BUYERS IMPRESSED WITH CANADIAN COLLECTIONS AT READY-TO-WEAR SHOW

Byline: Miles Socha

TORONTO--The spring-summer 1995 lines debuting at the Toronto Ready-to-Wear Canadian Collections event left buyers feeling good about prospects for the season. The two days of runway shows Sept. 12-13 served as an unofficial kickoff for the buying season.
"There were good business clothes, good suitings, good dress and jacket combinations," said Shelagh Alessi, buyer of Canadian and European designers for The Bay, a 102-unit department-store chain based here. "It looks really good."
She was impressed with the variety of linen fabrics; short, simple dresses; the gentle A-line shape of jackets; dress-coat combinations, and pastel colors: banana, blush, celadon and Wedgwood blue.
Alessi was one of 250 buyers--mainly independent retailers from the area--who attended the event showcasing 31 Canadian designers at Toronto's new Design Exchange facility. About 750 people in all, including buyers, press and various manufacturing and textile industry officials, turned out for the shows.
Among the collections on view were the outerwear of Hilary Radley, sportswear by Franco Mirabelli, Mario Serrani for Della Spiga, Jax by Ron Leal, and Comrags, and knitted sportswear by Angela Bucaro.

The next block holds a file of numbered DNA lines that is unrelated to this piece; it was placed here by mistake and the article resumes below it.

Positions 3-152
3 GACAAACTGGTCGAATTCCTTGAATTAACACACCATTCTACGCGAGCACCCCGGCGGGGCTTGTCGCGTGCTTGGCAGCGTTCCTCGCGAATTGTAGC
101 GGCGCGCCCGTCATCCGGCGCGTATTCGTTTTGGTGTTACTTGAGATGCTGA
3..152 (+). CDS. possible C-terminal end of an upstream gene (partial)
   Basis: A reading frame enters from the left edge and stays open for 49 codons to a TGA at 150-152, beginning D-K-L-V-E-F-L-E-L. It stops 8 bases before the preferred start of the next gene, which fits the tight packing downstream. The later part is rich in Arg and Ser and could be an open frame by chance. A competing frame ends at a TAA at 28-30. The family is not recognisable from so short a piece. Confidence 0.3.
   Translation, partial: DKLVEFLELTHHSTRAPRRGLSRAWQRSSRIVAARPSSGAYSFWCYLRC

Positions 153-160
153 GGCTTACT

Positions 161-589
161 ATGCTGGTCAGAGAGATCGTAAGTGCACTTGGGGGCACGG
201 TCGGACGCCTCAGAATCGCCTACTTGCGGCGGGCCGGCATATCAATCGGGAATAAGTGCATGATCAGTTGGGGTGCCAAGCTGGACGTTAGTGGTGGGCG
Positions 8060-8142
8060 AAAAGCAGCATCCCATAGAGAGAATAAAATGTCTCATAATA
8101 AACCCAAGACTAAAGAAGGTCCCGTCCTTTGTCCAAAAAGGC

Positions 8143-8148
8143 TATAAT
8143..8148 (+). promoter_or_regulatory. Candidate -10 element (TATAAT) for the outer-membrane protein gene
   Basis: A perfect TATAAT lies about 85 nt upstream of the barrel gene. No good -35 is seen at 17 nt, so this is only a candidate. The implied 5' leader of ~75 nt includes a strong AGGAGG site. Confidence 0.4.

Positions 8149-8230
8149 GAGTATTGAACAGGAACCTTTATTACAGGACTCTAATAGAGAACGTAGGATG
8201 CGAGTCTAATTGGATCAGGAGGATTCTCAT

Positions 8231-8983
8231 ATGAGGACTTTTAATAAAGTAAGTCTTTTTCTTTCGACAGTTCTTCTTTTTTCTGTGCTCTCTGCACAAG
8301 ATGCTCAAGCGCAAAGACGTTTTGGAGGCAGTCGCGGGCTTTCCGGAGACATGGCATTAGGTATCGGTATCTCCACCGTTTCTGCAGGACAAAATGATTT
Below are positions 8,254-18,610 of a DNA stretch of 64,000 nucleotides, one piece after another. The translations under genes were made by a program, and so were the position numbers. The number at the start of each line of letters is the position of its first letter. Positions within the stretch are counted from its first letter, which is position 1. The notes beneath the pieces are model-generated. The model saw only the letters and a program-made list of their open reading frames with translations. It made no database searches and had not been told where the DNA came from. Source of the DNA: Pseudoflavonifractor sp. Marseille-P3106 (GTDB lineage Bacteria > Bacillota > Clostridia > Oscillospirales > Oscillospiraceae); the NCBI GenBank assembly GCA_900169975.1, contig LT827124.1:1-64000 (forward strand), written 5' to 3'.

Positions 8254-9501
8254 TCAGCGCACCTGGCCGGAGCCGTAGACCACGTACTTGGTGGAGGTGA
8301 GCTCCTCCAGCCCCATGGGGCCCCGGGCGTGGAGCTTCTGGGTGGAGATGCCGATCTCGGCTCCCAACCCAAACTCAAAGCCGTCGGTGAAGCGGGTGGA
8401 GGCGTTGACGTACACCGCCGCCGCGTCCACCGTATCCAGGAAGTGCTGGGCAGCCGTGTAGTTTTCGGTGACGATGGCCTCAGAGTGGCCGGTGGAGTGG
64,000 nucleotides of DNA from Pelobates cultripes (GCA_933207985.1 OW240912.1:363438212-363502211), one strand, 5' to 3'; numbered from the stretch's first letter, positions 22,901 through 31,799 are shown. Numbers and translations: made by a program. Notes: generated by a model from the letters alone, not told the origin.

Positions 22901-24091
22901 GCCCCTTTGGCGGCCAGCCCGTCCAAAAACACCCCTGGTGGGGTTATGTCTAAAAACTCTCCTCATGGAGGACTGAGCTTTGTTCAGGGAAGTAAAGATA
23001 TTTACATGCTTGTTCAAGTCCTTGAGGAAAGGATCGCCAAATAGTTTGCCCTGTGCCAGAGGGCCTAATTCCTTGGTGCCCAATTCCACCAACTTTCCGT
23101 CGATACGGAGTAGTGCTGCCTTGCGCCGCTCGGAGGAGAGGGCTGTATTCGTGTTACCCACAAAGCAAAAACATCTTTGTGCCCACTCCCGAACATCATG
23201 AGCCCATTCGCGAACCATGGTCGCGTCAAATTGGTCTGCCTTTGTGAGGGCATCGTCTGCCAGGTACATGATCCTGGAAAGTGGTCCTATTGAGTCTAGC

Several buyers said they planned to spend 8 to 15 percent more than last spring. Buoyed by strong sales in recent months, many called fall 1994 their "turnaround season," following several years of flat sales during the prolonged recession.
Barbara Atkin, fashion director for Holt Renfrew, a 12-unit chain of upscale stores, said Canadian designers offered a mix of safe and outrageous styles. "It showed we really have some world-class talent," she said.
She said she was most impressed with the range of dresses, a growth category in her stores. She also lauded the use of innovative fabrics, including satin, velvet, web-like mohair and fabrics that resemble silk linings.
One collection Atkin particularly liked for its unusual fabric use was Brenda Bent, who has returned to business after a three-year sabbatical.
James Manley, owner of Evening Annex in Kalamazoo, Mich., was one of five U.S. buyers who preregistered. Having purchased some Canadian designer goods at a Chicago trade show for his 1,500-square-foot operation, he came to see more.
"I was impressed with the quality, the craftsmanship and the styling," he said. "You get a lot of fashion for the money. The influence here is very European."
The low value of the Canadian dollar compared to U.S. currency also increases spending power, he acknowledged. "Price points are very important, and so far they're very good here," he added.
Manley noted that one of the collections he planned to buy was that of Marisa Minicucci, a former designer for Irving Samuel, a Montreal firm, who struck out on her own a year ago.
--Fairchild News Service

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